Who exactly are our neighbors?

Proselytize alert….In the wake of events of last week, and the perpetuation of the vitriol and tendency to strike out at those who are polarized on an issue, I reflect on this statement made by a Pharisee to test Jesus in his knowledge of what is necessary to attain eternal life.  And when the Pharisee answers, “to love the Lord your God with all your heart, being and strength and love your neighbor as yourself…he pushed Jesus further to define who is neighbor was.  Jesus then told the parable of the Good Samaritan.  Simply stated, the story is of a man who is mugged and beaten and left on the road to die, while a Levite and a priest both passed by, it is  a Samaritan, (basically the untouchables of that time) who took pity on the man and took care of him.  When asked who was the true neighbor in the story, they replied “the one who treated him with mercy.”  Jesus then commanded that they go and do likewise.

When I think of the healthcare system, I am reminded of this parable, not from a political perspective but from one of mercy.  When people are sick and in need of help, we shouldn’t differentiate them by their status, or whether or not we are obligated to help by some legal measure, but because we are commanded to love our neighbor with mercy.  I’ve worked in healthcare a long time, and I can say with certainty that the system in this country right now is not based on mercy, but money.  Notwithstanding the clear fact that there is a distinction between political and religious ideology at place here, I do maintain that the clear root of many Americans is a religious faith that demands that we render unto Caesar what is Caesar’s and to God what is God’s.  But when we are presented with the necessities of attaining eternal life, the expectation is clear, to love God with everything we’ve got and to love our neighbor as ourselves with a universal mercy that isn’t subject to any clear definition except for being in need…then that sensibility trumps any law in my book.

I don’t think Jesus was advocating that people who place themselves in need by their own hand should be shouldered by the rest of us, there are plenty of other parables defining personal accountability.  But to those who are needy because of an unforeseen circumstance?  We are obligated to show mercy, and therefore help them.  In today’s healthcare, I don’t see mercy and a sense of understanding what being a good neighbor is.  I think demanding people take the necessary steps to account for their health is a clear tenet of acting merciful.  For those of us who are willing to be responsible, I am as frustrated as many other Americans when it comes to health care insurance.  I spend more on insurance in a year than my yearly salary at my first job…  insurance that we never use because we strive to stay healthy for one, and we still pay for because of the high deductible we carry.  From the other end of it, I know from my work at our clinic that we make less than our overhead most months because insurance cuts our reimbursement every year, some every six months, and then cut claims far beyond and reason or mercy I can think of.  From a business perspective, they cut reimbursements because Americans are getting sicker and sicker and there are more and more claims coming in every year.  Pharmaceutical  companies tether the people of this country to medications and don’t spend the necessary time figuring out what the problems with really are.  It is difficult to serve people in need and keep one’s head above water these days.  One patient, when looking at our full day sheet, claimed “You guys must be rich”  and the lead-like feeling in my stomach that went un-expressed was that we are so far from it that I do keep awake at night wondering what the future has in store for us.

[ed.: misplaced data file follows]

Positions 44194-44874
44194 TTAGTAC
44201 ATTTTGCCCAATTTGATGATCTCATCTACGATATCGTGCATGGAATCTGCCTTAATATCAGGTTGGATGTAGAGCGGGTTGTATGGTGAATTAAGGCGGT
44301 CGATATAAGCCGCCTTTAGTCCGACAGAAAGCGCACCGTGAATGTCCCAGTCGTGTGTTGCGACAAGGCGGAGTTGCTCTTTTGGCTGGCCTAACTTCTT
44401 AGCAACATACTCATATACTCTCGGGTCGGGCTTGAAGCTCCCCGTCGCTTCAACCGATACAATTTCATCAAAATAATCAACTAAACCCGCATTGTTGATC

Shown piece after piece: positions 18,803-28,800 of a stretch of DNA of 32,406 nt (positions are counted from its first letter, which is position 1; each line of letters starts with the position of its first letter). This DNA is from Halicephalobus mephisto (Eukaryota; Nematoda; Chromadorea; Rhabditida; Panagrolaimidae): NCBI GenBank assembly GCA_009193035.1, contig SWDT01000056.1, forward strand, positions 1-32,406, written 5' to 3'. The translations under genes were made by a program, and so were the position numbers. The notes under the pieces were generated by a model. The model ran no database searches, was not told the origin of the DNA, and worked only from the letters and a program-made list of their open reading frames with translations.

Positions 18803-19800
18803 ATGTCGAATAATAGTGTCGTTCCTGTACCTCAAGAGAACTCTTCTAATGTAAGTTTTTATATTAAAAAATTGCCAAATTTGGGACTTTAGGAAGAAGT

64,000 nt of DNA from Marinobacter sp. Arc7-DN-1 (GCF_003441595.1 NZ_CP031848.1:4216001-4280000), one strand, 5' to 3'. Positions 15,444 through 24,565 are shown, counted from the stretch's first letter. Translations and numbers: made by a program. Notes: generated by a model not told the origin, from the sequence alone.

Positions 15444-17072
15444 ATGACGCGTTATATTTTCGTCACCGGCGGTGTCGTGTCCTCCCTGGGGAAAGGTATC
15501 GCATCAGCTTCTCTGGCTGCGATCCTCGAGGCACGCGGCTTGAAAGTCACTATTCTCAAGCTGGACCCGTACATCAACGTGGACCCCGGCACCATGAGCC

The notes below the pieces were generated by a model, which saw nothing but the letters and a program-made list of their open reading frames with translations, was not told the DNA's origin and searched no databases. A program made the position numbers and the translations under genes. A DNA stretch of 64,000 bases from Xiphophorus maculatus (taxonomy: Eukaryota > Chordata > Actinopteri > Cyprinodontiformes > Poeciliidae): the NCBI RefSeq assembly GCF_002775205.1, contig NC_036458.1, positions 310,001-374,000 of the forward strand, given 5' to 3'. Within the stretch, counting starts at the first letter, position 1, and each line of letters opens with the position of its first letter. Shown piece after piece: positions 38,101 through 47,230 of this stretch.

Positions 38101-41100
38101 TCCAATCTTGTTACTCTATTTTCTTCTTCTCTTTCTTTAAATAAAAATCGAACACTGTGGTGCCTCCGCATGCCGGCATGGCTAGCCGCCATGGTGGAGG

I do, however, feel the reward expressed by the trust of an incredible group of people in our practice who have a thirst to learn how to stay healthy and that is why we come to work every day.  We mutually serve each other as neighbors and it is only through them that I remain hopeful.  This should never be an issue of polarizing politics, but one of mercy and service and how best to do it in a way that we are all accountable, yet can put into action the command of mercy toward our neighbor.  Every person in this country deserves  healthcare.  While I certainly understand how complicated it is, I actually read the ACA and it is quite the document, we can’t get off track by political rhetoric that either deifies it or defiles it as un-American.  Last time I checked, both ends of the spectrum are American and to suggest otherwise is the utmost disregard for the kind of mercy and love for our neighbor that Jesus spoke about.  I suppose that was the point that Jesus was trying to make: it is easy to quote what is necessary for eternal life, but in practical terms, much harder to implement.

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